An artist very rarely looks at it in those terms, they look at what’s right there in front of them. What’s the expendable cash that I can spend? It’s the worst form of bank loan. You don’t have to have any credit and you can have bankruptcy. You can be in the worst financial condition and the record company will offer you a contract and will give you cash so long as they get their money back only they aren’t telling you how they get their money back. They are just saying we are gonna get our money back and the artist agrees and signs it and then they call me and say I didn’t know there were publishing, video rights and other income streams available to me. But you wanted the cash and you were dealing with pressure from the people in your camp to live up to whatever image that you sold them and then got get caught in the mix. The biggest mistake artist worldwide, especially hiphop artists, make is cash. People really believe if they have a mountain of cash that that’s the answer to make them blow and give them the status they want. Money will not do it and it never has. I’ve seen projects with hundreds of thousands of dollars behind them have the bottom just sink out. We were talking the other day about Mic Geronimo and all the cash put on his second album. We can name countless examples of projects have done fairly well and the company says lets try to crossover and puts cash into it and it flops. Mic Geronimo is a perfect example of that. I would argue that happened with The Lox, Black Rob, Eightball and MJG, etc. You see the cycle happening again and that’s one of the blows that I alluded to earlier. They have this marketing plan that works for somebody but in hiphop it doesn’t translate all the time. And most of these distributors don’t have a hiphop expert, what you have is an accountant looking at the bottom line. The best activist in hiphop right now and will be as long as he is alive is Russell Simmons. If he says something will sell people believe it because he has that clout. He has done it, but no one has taken the challenge to do it themselves like Russell did.
Halftime: All the artists that we have spoken with that have gone through these issues always say the first thing you need to do is get a lawyer. How do you find someone that is gonna help translate these things going on that you are unfamiliar with that you can actually trust and what are some things they need to be able to do for you?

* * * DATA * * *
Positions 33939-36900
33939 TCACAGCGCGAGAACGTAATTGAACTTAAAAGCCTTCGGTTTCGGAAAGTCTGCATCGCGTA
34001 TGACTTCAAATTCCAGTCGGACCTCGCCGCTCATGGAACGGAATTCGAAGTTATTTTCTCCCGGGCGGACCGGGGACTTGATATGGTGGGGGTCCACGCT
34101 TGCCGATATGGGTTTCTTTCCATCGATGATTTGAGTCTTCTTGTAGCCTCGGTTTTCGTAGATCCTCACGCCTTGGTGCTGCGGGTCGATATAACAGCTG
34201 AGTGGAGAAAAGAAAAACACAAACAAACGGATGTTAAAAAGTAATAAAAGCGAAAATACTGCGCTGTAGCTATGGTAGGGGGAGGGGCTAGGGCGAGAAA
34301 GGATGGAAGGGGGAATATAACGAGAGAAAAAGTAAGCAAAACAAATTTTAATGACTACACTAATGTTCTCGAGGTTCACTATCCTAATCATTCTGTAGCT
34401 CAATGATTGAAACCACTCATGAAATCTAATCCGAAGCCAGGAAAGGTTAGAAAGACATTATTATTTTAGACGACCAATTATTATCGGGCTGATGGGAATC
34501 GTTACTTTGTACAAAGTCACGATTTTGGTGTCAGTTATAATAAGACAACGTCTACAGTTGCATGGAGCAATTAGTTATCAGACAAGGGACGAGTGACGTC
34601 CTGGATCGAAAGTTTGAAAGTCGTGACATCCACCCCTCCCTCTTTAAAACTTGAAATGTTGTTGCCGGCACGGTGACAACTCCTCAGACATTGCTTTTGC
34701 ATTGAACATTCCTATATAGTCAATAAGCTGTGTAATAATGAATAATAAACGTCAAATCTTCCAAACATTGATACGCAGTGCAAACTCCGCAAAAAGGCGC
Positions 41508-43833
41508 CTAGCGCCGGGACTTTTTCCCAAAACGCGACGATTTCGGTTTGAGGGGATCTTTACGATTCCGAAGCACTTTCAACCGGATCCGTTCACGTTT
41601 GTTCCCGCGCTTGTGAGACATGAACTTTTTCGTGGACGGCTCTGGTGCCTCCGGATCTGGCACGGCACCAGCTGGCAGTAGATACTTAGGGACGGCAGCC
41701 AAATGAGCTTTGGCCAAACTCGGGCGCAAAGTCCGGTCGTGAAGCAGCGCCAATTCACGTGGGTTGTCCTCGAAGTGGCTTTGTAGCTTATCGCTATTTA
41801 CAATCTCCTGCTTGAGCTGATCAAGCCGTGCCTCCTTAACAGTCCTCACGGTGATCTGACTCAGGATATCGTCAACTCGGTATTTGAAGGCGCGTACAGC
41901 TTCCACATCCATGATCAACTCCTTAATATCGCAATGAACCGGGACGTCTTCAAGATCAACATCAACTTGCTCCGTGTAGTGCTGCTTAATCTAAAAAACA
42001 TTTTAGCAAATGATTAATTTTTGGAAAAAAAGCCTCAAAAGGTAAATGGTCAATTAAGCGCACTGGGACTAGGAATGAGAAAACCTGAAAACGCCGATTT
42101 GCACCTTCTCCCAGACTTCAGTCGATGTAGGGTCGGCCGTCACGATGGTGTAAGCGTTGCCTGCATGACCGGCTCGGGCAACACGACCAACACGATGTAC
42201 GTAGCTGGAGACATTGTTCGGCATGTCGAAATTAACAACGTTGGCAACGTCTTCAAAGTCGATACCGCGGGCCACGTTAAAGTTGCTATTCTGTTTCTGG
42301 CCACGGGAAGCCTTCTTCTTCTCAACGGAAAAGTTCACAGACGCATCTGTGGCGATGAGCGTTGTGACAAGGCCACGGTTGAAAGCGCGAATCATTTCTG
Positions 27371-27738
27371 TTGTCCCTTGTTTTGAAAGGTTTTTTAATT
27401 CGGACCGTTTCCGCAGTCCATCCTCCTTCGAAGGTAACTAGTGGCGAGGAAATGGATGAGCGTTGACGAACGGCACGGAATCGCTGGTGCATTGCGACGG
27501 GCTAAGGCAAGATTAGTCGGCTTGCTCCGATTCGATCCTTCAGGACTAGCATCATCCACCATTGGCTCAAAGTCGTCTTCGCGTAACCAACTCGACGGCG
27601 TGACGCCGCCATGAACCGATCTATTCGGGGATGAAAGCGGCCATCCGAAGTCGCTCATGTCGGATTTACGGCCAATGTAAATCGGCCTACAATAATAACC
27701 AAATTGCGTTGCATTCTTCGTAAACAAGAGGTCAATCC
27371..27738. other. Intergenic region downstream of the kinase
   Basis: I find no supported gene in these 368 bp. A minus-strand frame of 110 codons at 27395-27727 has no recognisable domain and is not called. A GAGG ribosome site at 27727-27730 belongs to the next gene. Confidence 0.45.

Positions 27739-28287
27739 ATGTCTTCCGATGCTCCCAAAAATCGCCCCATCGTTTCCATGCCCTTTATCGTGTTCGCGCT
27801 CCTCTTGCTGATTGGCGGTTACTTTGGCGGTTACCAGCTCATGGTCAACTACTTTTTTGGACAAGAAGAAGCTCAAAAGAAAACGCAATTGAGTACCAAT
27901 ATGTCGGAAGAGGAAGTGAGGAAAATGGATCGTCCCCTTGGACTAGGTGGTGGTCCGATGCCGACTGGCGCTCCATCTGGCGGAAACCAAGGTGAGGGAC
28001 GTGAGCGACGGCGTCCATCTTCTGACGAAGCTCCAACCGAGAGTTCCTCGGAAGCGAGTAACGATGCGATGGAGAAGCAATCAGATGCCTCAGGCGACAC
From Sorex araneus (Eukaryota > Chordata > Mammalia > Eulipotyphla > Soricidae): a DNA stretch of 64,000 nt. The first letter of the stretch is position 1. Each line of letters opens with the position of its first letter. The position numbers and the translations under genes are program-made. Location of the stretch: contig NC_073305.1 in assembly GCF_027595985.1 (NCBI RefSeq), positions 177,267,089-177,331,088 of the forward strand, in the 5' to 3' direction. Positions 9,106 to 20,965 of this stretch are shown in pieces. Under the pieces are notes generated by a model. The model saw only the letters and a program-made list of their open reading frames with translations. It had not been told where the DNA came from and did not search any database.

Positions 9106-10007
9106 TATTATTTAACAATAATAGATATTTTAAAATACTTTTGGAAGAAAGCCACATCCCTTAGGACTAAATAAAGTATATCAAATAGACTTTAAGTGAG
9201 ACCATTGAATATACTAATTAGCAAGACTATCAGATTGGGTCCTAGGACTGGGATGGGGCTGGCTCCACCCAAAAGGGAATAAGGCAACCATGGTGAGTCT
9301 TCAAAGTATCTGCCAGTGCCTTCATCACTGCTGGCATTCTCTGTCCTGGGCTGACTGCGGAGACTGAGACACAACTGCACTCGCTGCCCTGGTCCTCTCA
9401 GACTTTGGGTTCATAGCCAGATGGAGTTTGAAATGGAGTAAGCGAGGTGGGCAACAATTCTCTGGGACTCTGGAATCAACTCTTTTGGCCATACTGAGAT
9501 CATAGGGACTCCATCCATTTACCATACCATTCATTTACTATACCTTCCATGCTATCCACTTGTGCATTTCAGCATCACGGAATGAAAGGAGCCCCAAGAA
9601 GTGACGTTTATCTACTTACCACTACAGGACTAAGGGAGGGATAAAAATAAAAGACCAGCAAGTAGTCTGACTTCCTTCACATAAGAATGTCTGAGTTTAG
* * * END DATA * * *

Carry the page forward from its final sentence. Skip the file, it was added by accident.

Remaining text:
BD: The first thing is you really have to read and you have to empower yourself. I can go through the math on why a 12-point royalty will never work for you or why an ‘˜all in’ won’t work for you or how your royalties equate to .80 cents an album unless you sell 1.5 million. I can say all these things but if you don’t have the knowledge you won’t be able to discern whether or not what I say is true or accurate. If you are relying on anything other than that voice within you that says, I have read everything I could read on this and talked to everybody I can talk to and what this man is saying is bogus or I agree then no one can help you. You have to be willing to go through all that yourself. People ask me what books they should read and I say pick one and start. It’s amazing to me how an artist can put their life into ink and lines and not even think about how do I protect this or take the time to see what the constitution has to say about what I do. Or even to find out if it’s a constitutional issue. Given that response, it’s difficult to answer the second part of your question because if you aren’t willing to do your own research and willing to make your own phone calls then it will be difficult to find that person that can help you. I work independently and I call what I do consulting even though it’s based on legal principles I picked up in law school. It really breaks down to common sense.
Another reason it’s difficult to find that person is because everybody in the recording industry is some sort of agent. If someone goes to some lawyers all they do is take clients and ship them to labels, which is what a label would prefer. They would much rather get a client from someone like me than an A&R running around in the street because they are gonna know that the person has a legal mind and has performed some analysis and have an understanding of what they want to see in terms of a bottom line. It’s not in terms in images or concepts, that’s not difficult. What’s difficult is finding that artist that has the energy to make it work. I can find a rapper who is nice, has a lil buzz about him and tell him what he needs to know to make him blow while he doesn’t have any money and get mine on the backend or I can take him to a label, gas him and the label up, and get my 25K off the top when he gets signed. So now based on your morals, you are in a position where you can justify one end on money and the other on integrity. Either way the artist will not know without knowing himself and knowing the value of the product and performing some sort of analysis. You can’t bargain if you don’t know what you have so until that time it’s disingenuous to step to a label, manager or lawyer for that matter. The lawyer should be the last person you step too.
Halftime: You mentioned a lot of things people aren’t clear on like publishing, royalties and sample clearance. My man was just telling me how Puffy makes most of his money off of publishing and that he still gets 50% of everything The Lox still do. How does this happen to artists and what does all this mean in laymen terms?